“High-quality public schools are a major component of economic development in Davis,” the Chamber said. “With this gem, it is much easier to attract new, high-paying jobs to Davis. In turn, new, high-paying jobs will bring more families to Davis that will help counter the trend of our graying population and decreasing enrollment in our schools.”
Local voters apparently found that argument convincing; Measure E was approved by 69 percent of voters, even though only about 25 percent of local households have a child of school age.
The Davis school district has historically offered a parcel tax exemption to seniors age 65 or older who live in a home that they own. The school district estimates that 1,548 local homeowners are claiming the exemption.
Since a homeowner in the Davis school district is charged about $531 in parcel tax, the senior exemption has a roughly $500,000 impact on parcel tax revenues generated annually. (Some seniors say they claim the parcel tax exemption — the tax payments are not tax-deductible — and then donate a like amount to the nonprofit Davis Schools Foundation to get the tax deduction.)
Residential and transportation needs
The past few years also have seen a growing number of housing options designed for seniors in Davis. Atria Covell Gardens has served seniors for several decades, as has the Rancho Yolo mobile home park. University Retirement Community — which, despite the name, is not directly affiliated with UC Davis — opened in 2000, and has expanded since then. The Walnut Terrace apartments on Fifth Street serve seniors. And the new Carlton Plaza senior living community under construction on Fifth Street will offer another option.
Housing options for seniors at The Cannery project proposed for the former Hunt-Wesson cannery site at Covell Boulevard and J Street also have been the topic of discussion at City Hall.
Local real estate professionals also have seen a number of single-story homes being purchased by seniors, who sometimes come into the transaction with an all-cash offer (especially if they’ve just sold a Bay Area home and are moving to Davis), putting them at an advantage over other prospective buyers in some situations.
Public transportation systems offer different discounts to seniors. The local Unitrans bus system lets seniors ride for free providing they get a senior pass, available to those age 60 or older at the Davis Senior Center and at the Unitrans office in South Hall on the UCD campus. The countywide Yolobus system sells a monthly senior pass for passengers age 62 and older for $42.50, half the price of the regular monthly pass. The Capital Corridor train service offers a 15 percent discount to seniors age 62 and older, with ID.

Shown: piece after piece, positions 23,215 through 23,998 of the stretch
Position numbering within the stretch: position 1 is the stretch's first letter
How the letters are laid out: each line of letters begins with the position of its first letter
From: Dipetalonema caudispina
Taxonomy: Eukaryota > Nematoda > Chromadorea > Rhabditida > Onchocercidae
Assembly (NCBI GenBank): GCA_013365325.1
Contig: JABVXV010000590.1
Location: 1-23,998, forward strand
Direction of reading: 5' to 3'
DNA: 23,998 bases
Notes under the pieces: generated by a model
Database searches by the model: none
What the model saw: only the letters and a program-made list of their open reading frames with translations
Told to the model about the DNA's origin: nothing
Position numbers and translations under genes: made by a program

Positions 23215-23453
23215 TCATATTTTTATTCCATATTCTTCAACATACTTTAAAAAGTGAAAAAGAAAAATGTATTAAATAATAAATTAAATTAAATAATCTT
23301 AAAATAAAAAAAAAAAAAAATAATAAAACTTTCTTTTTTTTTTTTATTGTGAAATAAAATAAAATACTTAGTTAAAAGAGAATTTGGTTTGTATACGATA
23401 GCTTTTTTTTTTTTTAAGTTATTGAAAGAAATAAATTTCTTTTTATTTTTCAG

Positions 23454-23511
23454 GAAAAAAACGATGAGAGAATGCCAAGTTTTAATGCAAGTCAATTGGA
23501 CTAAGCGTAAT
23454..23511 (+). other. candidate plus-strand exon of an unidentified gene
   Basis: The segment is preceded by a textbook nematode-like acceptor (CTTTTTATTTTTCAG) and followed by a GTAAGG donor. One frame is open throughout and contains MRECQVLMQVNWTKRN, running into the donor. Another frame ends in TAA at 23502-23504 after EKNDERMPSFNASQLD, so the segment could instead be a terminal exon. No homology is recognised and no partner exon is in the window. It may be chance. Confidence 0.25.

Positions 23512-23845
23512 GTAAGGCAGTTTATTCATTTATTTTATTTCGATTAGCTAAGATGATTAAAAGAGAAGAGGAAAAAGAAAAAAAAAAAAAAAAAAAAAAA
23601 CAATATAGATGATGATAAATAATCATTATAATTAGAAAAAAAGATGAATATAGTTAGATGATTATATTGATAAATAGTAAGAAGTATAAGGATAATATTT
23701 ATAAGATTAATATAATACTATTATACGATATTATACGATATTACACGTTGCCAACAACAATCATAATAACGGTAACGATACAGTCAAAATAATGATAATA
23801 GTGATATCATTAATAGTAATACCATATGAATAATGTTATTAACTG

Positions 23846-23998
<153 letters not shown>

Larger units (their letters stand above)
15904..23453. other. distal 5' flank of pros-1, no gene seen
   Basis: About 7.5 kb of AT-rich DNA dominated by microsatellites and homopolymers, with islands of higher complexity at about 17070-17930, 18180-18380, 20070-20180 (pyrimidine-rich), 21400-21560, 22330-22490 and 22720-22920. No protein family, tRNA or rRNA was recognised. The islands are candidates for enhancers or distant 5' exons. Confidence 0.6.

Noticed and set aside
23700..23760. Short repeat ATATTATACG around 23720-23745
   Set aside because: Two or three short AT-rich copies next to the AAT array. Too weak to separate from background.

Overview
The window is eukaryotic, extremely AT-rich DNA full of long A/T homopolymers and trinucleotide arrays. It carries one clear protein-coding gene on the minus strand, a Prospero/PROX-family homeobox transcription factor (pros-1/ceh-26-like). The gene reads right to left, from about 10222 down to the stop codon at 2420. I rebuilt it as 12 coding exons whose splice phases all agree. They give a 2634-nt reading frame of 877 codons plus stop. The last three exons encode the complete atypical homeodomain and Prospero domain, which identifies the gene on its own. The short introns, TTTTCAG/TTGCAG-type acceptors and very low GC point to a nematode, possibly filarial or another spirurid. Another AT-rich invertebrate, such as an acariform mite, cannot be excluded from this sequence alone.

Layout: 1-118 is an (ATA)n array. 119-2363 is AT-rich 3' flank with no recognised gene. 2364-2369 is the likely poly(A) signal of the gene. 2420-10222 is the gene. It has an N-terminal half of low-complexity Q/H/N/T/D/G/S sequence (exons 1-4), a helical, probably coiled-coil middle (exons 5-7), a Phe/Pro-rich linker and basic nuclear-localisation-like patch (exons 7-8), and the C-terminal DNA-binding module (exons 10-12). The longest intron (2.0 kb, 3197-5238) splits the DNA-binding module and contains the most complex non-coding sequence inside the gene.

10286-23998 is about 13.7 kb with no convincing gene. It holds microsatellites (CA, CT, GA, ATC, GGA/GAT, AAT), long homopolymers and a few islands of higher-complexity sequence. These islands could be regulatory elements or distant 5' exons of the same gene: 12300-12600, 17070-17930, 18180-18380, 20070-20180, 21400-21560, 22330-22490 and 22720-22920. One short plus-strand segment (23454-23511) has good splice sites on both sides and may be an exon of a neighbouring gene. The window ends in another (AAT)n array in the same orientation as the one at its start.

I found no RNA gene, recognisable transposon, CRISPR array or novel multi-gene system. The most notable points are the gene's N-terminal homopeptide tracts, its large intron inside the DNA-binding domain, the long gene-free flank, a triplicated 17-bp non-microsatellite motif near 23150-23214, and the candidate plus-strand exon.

A variety of activities take place at the Davis Senior Center, which is typically used by 150 to 200 people a day, according to Maria Lucchesi, the city’s community services supervisor for senior services.
“We definitely have a swelling population of boomers, and a large group of seniors with broadening needs,” Lucchesi said. “And we want to meet those needs.”
Lucchesi said lifelong learning is a priority, since “we are seeing an increase in people seeking second careers in retirement.” The Senior Center also hosts exercise classes (“I never would have anticipated that hula dance would be so successful,” she said) to courses in writing memoirs, tax preparation and cooking.
“We serve people from age 50 and up; we have a 102-year-old who is our oldest participant,” Lucchesi said.
Researchers believe the growing population of seniors will affect many social, family, financial and health issues. Former Assemblymember Patty Berg of Humboldt County chaired the California Assembly Committee on Aging and Long-Term Care and observed in 2006 that “Whether aging Californians live in their own homes, receive in-home support, live with a relative (or in an) assisted-living, residential facility or a nursing home, one of the keys to their well-being is quality family caregiver support.”
Given the demographic projections for Yolo County in coming decades, businesses that provide these services for seniors are likely to find their services in growing demand.
Professor Beth Ober of UC Davis, who teaches a course titled “Adult Development and Aging,” told The Enterprise that attitudes about seniors also are changing.
“Over the past 20-plus years, I have seen a shift in perspectives toward aging,” Ober said. “When I first started teaching the course, one of my major challenges was to convince my undergraduate students that growing old isn’t only about decline, depression and loss.”
Ober said today’s college students are “being exposed to an increasing number of older adults in their workplaces, neighborhoods and their volunteer/internship placements … including relatively more healthy and active elders.”
— Reach Jeff Hudson at 530-747-8055 or firstname.lastname@example.org. Follow him on Twitter at @JeffHudsonDE